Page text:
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History : The first grammar book for Riffian Tamazight was written by a Spanish missionary

By the end of the 19th century, Spanish religious men in Morocco started to show interest in learning the Amazigh language, especially in the Rif region. The best example in this case is Pedro Hilarion Sarrionandia, a Franciscan priest who traveled to Morocco in an African mission. During his twenty-year stay in the Kingdom, he wrote a grammatical book for the Riffian language and a Spanish-Riffian dictionary.

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Pedro Hilarion Sarrionandia./Ph. DR

The first Amazigh language grammar book for the Riffians was written by a Basque priest, Pedro Hilarión Sarrionandia. The book saw light in 1905 during a Franciscan missionary in the region. Sarrionandia’s first contact with northern Morocco began in 1892, when he was a 27-year-old priest sent to the Order of Convent in Tetouan. During his stay, he learned Arabic, and then switched to the Amazigh language.

Unlike the Arabic language, used in public institutions, Koranic schools and universities, that of the Riffians was part of the oral heritage of the Kingdom with few written texts. A fact that shocked the young priest who used to learn grammar in books.

Fortunately, this obstacle did not prevent Pedro from advancing in learning the Amazigh language. On the contrary, it was encouraging to him that he attempted to create a record for the language’s grammar. The priest dedicated several hours of his days to this new mission all while having a close contact with locals. With the knowledge he accumulated, while staying in Morocco, he started writing his first essays.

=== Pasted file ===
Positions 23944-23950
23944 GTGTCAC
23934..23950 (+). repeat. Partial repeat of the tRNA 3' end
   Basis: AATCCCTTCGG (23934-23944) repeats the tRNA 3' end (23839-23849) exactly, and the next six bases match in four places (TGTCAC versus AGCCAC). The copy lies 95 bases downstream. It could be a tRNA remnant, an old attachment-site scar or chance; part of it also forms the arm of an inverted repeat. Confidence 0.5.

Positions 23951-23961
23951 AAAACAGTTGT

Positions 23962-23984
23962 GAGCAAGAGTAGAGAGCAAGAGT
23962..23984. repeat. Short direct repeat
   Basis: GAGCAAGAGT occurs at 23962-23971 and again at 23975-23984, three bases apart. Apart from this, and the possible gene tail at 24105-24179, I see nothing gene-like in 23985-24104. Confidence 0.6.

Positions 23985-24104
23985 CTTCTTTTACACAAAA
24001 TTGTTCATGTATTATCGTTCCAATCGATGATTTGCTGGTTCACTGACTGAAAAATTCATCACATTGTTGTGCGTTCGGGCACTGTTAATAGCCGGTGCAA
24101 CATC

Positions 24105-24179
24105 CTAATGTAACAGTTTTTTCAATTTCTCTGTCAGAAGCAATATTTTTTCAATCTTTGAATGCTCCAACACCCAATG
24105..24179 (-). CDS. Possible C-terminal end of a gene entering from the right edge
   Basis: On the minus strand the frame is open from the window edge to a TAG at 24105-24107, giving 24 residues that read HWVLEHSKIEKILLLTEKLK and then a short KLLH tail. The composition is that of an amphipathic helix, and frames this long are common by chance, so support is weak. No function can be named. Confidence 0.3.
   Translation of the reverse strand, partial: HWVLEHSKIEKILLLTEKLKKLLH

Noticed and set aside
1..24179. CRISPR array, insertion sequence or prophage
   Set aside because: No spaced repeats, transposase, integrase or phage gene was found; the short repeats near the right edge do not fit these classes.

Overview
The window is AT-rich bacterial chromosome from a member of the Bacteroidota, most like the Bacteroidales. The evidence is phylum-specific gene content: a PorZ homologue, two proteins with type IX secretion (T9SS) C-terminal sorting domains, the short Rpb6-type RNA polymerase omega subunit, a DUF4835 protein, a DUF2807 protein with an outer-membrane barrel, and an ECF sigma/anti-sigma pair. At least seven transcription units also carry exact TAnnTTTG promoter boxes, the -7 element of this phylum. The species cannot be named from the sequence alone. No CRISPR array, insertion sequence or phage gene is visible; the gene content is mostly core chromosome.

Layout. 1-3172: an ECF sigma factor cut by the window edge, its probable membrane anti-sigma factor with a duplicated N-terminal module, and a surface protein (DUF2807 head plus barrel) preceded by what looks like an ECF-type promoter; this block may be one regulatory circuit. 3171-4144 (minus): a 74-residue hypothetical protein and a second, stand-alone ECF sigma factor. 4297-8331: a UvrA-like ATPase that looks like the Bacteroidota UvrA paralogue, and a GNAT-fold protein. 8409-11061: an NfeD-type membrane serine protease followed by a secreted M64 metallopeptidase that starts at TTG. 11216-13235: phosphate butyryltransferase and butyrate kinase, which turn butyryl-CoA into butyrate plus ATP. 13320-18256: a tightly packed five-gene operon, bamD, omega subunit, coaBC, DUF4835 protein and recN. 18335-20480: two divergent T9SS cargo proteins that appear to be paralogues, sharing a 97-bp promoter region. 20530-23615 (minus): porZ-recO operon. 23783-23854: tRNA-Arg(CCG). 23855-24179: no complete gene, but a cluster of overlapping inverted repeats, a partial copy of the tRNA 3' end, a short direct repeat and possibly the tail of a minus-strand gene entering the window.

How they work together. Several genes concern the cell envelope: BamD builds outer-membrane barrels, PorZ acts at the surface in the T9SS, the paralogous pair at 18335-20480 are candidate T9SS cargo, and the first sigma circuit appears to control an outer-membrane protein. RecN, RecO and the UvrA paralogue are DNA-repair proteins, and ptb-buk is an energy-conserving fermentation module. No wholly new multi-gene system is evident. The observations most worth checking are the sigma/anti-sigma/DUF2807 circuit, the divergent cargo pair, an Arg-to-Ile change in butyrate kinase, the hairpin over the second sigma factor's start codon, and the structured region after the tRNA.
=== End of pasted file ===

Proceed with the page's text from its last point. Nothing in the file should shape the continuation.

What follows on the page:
A grammar book for Tamazight

In 1901, authorized by the Spanish authorities, he entered Melilla to publish his work. After a four-year delay caused by the political situation, his book «The grammar of the Riffian language» was finally published in Tangier in 1905.

Pedro Hilarion Sarrionandia’s wish to know more and expand his learning of the Amazigh language led him to Essaouira in June 1910 to study the local dialect of the region. A challenge he was ready to deal with, especially after his book was severely criticized by René Basset, a French author who wrote «Berber Tales» in 1887.

His trip to Essaouira lasted until November 1912, when the two French and Spanish protectorates were signed. These political changes that emerged in Morocco pushed him to ask his superiors to put an end to his mission in the Kingdom. A year later he was sent to a convent in Seville where he planned to fully devote himself to the Amazigh Grammar.

A dream that came to an end

Unfortunately, the priest’s dream shortly came to an end. Pedro Hilarion Sarrionandia died in 1913, in his hometown, Garai in the Basque Country, following a tragic accident. Only 48 years old, the priest’s plans were suspended but his book survived.

On 17 of November, Garai, the hometown of Pedro Hilarión Sarrionandia, commemorates his death, paying tribute to the author of the first Riffian grammar book.

A grammar book for Tachelhite

Long before the arrival of Pedro Hilarión Sarrionandia in northern Morocco, another Spanish priest became interested in the Tachelhite variant of the Amazigh language. It is the Franciscan priest José Maria Lerchundi (1836-1896). In 1861, he moved to Morocco and never left back to Spain. He worked for years in Tangier where he is buried now. In 1892, he wrote a book on the Amazigh grammar.

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